Does your design proposal leave that everlasting impression with your prospective client? In this article we discuss the Key Components of a Winning Proposal.
Have you ever thought it may leave them confused and scratching their heads?
They may not understand something or be fully clear on what you are offering them.
This will more than likely turn them away as they wonder if working with you is the right decision.
It may seem trivial, but having an impressive proposal that clearly articulates the value you offer, your quoted fees, that is easy for clients to understand and agree to, can be the difference between gaining or losing that potential client.
In this article we take a look at the key components of a winning proposal.
Table of Contents
Looks and Reads Professional
It’s quite underwhelming for a prospective client to receive a word document or PDF with a single logo at the top with just blocks of text and no images insight.
Proposals are the designer’s opportunity to impress their prospects in realising they are dealing with professional designers and not an amateur.
It’s your moment to do everything you can to impress them into hiring you for the project.
First things first: make it easy to follow and a pleasure to read. Don’t include large blocks of text. Keep this short and simple by using bullet points and numbered lists to display important bits of information.
Try jazzing it up by making it unique and visually appealing to look at. You could even use it as a marketing tool to display your services.
Having a professionally branded design proposal that visually displays your visual identity will be sure to impress your prospects.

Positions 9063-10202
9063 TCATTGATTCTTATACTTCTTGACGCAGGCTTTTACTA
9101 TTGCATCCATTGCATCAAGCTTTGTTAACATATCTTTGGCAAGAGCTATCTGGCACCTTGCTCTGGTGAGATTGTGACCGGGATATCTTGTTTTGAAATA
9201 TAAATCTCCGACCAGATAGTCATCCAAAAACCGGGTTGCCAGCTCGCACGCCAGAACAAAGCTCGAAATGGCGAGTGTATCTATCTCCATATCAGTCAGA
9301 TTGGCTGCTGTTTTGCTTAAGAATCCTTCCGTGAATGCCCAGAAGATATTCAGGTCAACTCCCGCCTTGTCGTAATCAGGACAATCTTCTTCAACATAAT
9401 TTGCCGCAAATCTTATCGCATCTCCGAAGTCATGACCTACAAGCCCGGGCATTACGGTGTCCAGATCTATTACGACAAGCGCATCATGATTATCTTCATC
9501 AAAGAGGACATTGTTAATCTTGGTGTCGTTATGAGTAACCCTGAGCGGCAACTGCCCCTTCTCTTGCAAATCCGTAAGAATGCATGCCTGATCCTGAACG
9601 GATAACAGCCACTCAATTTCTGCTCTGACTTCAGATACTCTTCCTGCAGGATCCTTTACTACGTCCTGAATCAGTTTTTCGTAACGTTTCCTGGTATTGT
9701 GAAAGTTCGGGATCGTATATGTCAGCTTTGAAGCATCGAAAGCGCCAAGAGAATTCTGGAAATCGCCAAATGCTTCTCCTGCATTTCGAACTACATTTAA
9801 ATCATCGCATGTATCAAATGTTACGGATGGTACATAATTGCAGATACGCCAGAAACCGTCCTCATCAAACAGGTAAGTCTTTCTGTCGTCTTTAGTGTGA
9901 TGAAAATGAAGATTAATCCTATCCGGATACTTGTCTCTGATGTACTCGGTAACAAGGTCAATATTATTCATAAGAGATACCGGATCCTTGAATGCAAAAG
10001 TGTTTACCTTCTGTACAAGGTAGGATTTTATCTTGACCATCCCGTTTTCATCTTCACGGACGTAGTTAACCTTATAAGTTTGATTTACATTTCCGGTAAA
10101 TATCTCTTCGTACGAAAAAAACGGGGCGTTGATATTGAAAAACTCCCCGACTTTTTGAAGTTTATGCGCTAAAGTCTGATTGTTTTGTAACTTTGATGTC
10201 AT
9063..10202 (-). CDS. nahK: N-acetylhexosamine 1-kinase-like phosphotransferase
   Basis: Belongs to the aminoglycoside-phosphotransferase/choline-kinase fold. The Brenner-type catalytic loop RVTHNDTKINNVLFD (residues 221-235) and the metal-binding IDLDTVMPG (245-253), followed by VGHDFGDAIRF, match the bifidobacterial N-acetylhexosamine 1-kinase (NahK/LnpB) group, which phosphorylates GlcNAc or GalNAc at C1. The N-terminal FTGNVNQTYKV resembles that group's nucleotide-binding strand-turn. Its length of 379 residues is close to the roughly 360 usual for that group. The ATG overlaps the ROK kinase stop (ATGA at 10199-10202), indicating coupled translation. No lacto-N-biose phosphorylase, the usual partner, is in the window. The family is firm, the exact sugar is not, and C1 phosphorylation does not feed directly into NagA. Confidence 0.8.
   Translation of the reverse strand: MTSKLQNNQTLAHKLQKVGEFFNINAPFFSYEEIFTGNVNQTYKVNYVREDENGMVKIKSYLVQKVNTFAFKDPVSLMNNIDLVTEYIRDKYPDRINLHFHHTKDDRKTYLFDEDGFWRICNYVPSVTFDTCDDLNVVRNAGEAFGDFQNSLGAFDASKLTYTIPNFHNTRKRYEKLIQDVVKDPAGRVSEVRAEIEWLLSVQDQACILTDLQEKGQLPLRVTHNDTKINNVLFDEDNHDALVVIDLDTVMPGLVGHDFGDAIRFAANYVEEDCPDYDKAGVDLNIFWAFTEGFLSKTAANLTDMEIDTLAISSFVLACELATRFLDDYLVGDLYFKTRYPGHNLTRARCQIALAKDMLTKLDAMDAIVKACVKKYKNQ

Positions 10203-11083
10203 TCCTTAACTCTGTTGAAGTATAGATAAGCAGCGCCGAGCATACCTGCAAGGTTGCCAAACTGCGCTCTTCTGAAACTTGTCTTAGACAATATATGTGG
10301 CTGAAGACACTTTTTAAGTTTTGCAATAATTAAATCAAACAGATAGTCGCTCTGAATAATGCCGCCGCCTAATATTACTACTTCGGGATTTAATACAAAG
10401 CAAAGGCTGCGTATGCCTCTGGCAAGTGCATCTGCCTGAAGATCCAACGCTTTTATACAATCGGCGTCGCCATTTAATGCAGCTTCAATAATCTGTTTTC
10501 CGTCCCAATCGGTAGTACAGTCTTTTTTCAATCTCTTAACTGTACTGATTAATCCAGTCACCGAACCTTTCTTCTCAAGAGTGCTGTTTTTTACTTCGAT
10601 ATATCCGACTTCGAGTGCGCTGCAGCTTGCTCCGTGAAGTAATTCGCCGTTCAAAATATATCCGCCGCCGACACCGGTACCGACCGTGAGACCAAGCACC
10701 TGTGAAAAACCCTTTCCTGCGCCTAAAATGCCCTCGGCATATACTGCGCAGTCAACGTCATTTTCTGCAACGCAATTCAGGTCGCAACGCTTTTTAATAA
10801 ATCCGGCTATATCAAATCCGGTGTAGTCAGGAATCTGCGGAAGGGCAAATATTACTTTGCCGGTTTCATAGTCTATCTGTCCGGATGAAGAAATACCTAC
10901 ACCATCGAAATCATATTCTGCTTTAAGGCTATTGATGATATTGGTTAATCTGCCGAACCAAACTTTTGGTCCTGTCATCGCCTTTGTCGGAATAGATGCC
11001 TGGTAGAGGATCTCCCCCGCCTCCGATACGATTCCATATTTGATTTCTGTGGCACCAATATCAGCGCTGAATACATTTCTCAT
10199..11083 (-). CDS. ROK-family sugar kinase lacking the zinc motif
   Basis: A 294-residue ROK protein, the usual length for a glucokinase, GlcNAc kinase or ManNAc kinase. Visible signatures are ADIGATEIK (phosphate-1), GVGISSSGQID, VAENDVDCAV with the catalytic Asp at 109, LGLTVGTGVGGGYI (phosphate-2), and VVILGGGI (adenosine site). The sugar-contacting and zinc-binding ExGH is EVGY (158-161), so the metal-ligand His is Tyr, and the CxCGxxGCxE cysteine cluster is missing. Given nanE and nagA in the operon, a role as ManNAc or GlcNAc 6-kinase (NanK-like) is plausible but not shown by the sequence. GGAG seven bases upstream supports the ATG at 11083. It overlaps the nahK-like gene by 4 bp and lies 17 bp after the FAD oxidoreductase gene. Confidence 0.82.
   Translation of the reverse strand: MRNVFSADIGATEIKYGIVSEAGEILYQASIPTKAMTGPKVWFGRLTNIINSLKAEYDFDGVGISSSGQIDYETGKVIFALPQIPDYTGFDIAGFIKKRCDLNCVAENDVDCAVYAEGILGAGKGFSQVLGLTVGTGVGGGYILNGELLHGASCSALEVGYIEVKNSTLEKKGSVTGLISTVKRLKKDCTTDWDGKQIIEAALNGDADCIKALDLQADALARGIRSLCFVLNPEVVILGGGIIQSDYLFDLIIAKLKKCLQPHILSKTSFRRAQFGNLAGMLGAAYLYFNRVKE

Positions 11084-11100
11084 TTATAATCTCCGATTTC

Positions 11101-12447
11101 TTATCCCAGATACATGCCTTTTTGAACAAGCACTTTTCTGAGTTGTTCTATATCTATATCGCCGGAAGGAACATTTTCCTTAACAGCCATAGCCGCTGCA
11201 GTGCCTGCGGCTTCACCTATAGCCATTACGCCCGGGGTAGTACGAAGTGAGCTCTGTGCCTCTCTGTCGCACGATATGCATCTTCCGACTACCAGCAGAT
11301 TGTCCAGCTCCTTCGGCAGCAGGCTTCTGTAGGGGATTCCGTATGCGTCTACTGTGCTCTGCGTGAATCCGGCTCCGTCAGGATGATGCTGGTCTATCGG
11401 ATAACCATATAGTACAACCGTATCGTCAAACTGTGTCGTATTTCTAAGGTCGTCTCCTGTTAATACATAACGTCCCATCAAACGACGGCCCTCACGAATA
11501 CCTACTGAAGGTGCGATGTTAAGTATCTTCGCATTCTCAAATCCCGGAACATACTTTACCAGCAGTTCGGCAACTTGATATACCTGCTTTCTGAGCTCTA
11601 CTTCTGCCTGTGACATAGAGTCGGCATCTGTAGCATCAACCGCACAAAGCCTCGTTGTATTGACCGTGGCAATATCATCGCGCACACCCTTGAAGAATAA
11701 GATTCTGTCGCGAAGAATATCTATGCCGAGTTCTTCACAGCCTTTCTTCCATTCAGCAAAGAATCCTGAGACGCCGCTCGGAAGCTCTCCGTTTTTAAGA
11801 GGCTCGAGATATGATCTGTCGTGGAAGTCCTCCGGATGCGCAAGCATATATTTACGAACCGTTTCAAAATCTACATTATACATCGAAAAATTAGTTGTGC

Your service offering should be clearly laid out in a way that’s not only easy for the prospect to read, but looks and feels like something that you have taken time to put together for them.
By spending the time in doing this it’s bound to impact your chances of winning them as a client.
Can You Send it Quickly?
Ok so let’s put ourselves in the client’s shoes for a second…
You go to meet a design agency to have a chat about a possible design project, you really like their work and they are really nice to speak to.
Everything you have seen and heard so far points in one direction, they are going to put your mind at ease and look after your needs.
You leave the meeting very excited about what the future holds and ready to engage with them right away, your mind is made up.
A day goes by…you receive nothing. Two days, then three days. You begin to ask yourself why haven’t they sent over the proposal yet? as it went really well when you spoke to them and they seemed very keen to work together and get things moving, but so far nothing has come through nor have i heard from them?
At this point you, as the client, will start to wonder if you have made the right decision by questioning every little detail about what you said and what they said during the meeting, second questioning everything trying to pinpoint something.